case study

New Book Chapter: iTeach and iLearn with iPads in Secondary English language arts

A book chapter I wrote with Gregory Russell (@mrgsrussell), “iTeach and iLearn with iPads in secondary English language arts,” is now out in print in the amazing book, The New Landscape of Mobile Learning: Redesigning Education, edited by Charles Miller and Aeron Doering. This research stems from my larger research study of a suburban high school in their first year of implementing iPads across their high school population. Following is a description of our chapter (note: since we wrote this chapter almost two years ago, there has been empirical research published on the topic.)

Photo of the book cover

Book Cover

“iTeach and iLearn with iPads in secondary English language arts” Chapter Abstract

Tablet computers like the iPad seem to be well-suited for educational purposes, but no empirical research yet exists that examines its potential. This chapter shares the stories of Brett and Julie, two veteran high school English teachers who are integrating iPads into their classrooms for the first time as a part of a 1:1 iPad initiative at Hilly High School. We share an analysis of their practices, developed over the past year via weekly classroom observations, formal interviews and numerous informal discussions. From these risk-taking practitioners, we identify and discuss issues related to pedagogy, assessment, new media literacies, efficiencies, student behavior, engagement, distractibility, and academic integrity. Results indicate that the iPad improves the efficiencies of learning activities but also introduces new classroom management issues. Many teaching and learning activities with the iPad can be both engaging or distracting. Our findings may prove useful to districts, schools, and practitioners who venture to establish similar ubiquitous tablet-supported educational innovations.

The book is available here:

As always, if you would like to read my chapter and are unable to get a copy, please email me at joanh @ austin . utexas . edu

Future teachers’ disposition toward technology integration

A new research article has been published! The full reference is:

Hughes, J. E. (2013.) Indicators of future teachers’ technology integration in the PK-12 classroom: Trends from a laptop-infused teacher education program. Journal of Educational Computing Research, 48(4), 493-518. Download the pre-press version here (which has color figures – there was a mistake in the printing of the print version and they used the wrong figures, making them uninterpretable).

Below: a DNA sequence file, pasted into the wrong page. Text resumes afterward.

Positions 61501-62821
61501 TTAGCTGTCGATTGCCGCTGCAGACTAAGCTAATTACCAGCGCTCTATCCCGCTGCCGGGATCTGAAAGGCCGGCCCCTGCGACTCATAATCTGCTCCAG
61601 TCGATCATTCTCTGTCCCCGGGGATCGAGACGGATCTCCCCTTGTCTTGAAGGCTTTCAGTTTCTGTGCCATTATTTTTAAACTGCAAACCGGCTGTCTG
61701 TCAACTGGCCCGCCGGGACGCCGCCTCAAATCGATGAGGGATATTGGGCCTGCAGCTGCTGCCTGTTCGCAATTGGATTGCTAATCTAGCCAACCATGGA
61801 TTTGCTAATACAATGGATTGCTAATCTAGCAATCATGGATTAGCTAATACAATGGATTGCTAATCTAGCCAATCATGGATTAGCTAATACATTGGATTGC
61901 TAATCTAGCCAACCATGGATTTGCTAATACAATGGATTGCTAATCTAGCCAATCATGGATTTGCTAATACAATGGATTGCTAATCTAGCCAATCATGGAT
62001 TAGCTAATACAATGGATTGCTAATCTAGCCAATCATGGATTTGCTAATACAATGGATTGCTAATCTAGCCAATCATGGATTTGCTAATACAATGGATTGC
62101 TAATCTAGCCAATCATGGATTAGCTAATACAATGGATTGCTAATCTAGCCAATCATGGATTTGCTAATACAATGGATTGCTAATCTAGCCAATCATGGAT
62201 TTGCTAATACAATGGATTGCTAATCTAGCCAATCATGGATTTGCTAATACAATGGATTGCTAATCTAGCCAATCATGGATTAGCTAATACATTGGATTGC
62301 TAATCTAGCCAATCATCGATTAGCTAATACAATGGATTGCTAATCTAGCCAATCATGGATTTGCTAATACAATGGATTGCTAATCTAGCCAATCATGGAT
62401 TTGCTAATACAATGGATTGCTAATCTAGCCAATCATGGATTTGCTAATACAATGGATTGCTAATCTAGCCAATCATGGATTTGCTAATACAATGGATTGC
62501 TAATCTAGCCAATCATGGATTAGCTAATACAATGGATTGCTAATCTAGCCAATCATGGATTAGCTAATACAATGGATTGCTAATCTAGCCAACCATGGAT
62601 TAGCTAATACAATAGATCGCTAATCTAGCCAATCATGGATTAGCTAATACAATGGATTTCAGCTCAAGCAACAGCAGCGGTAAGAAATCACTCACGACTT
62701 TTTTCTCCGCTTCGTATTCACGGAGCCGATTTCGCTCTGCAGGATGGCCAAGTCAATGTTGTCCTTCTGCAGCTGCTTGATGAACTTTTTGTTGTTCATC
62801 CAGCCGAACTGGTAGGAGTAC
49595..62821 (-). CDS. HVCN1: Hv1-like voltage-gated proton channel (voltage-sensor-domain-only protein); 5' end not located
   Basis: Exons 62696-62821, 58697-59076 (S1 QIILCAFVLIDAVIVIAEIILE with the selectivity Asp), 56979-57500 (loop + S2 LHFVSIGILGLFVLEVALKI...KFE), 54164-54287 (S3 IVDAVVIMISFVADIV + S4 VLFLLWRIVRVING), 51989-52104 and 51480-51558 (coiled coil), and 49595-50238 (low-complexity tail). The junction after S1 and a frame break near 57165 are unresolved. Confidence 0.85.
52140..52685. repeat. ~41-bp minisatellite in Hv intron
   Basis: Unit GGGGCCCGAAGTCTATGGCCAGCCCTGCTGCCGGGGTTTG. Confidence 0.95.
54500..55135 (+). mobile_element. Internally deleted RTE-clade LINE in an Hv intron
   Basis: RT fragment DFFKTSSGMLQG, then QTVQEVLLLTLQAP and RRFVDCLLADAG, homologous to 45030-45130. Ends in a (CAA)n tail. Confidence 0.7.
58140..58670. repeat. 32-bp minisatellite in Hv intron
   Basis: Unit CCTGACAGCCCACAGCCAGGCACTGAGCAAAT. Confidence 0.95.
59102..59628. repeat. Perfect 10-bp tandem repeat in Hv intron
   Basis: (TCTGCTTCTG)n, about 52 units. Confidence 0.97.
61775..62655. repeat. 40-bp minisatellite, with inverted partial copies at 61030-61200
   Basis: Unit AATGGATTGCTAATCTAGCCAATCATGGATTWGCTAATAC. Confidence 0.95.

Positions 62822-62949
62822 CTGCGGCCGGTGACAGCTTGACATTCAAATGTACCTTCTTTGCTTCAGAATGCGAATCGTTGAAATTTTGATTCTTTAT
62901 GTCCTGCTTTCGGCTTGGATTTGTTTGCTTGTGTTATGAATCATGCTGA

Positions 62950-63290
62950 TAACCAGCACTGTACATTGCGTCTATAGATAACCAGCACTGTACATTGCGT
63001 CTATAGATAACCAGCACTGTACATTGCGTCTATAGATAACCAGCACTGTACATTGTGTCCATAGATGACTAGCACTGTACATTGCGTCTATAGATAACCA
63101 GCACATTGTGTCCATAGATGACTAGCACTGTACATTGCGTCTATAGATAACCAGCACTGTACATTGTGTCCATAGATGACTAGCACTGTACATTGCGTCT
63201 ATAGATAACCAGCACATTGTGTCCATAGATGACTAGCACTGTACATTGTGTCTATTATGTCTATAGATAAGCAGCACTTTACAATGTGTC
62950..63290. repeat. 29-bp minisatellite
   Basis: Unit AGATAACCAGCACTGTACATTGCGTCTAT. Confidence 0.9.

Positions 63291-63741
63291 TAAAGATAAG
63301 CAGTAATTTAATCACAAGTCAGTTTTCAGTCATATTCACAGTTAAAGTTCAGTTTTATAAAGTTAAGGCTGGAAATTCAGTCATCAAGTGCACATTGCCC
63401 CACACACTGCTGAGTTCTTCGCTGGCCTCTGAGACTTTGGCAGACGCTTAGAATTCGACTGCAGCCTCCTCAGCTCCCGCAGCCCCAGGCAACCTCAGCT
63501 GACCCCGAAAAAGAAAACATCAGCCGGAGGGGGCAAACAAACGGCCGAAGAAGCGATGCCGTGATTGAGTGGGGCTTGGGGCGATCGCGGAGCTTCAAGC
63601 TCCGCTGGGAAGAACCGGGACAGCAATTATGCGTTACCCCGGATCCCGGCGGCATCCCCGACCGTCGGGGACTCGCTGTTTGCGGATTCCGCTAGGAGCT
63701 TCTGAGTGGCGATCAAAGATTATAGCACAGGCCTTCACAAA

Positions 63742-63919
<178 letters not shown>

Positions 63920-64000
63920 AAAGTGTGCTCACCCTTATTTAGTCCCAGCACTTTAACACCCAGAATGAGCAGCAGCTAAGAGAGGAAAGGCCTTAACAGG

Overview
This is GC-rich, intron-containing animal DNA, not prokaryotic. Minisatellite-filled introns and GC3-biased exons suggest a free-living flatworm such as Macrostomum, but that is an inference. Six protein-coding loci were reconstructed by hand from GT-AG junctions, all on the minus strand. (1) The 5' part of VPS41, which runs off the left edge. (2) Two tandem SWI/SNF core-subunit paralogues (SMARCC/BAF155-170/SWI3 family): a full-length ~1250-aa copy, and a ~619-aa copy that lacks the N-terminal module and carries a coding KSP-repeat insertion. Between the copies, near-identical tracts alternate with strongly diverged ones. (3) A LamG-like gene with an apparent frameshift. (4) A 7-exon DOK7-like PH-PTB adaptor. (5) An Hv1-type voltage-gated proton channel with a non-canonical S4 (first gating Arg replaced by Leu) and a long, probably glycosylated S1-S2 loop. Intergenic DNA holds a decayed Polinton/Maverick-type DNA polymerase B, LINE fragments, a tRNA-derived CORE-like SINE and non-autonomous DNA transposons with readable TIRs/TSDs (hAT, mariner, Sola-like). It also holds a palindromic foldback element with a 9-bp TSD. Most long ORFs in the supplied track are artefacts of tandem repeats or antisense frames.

The brief abstract below describes the study which examines preservice teachers’ positioning for integrating technology into their future teaching endeavors.

This research examined preservice teacher graduates’ positioning toward integrating technology in future teaching. Participants included 115 preservice teachers across three cohorts in 2008-2009 who graduated from a laptop-infused teacher education program. The study implemented a case study methodology that included a survey administered upon graduation.Indicators of positioning toward technology integration included: digital technology self-efficacy, attitude toward learning technologies, pedagogical perspective, personal/educational digital technology behaviors during the program, and TPACK knowledge used to rationalize their most valued technologies for future teaching. Results indicated graduates held moderate digital technology self-efficacy, positive attitude toward learning technologies,and moderate constructivist philosophy. During their preparation,productivity software activities were used most widely for educational purposes.Their most valued technologies for teaching subject matter were predominantly productivity software as well as general hardware, such as computers, projectors, and document cameras. They described teacher-centric uses three times more often than student-centered. Graduates showed low depth of TPACK. Teacher education programs need to consider the degree to which their candidates are exposed to a range of contemporary ICTs, especially content-specific ICTs, and the candidates’ development of TPACK, which supports future technology-related instructional decision making. Such knowledge is developed across the teaching career, and technological induction programs may support continued TPACK development.Future research should employ longitudinal studies to understand TPACK development and use across novice and veteran teachers.

Note that TPACK stands for “technological pedagogical content knowledge,” a conceptual idea that assesses an individual’s grasp on different types of knowledge – specifically technology knowledge, pedagogical (or instructional) knowledge, and content (or subject matter) knowledge and intersections of these three. ICT is the international terms for information communication technologies, what is referred to as educational technologies, learning technologies, or just technology in the United States.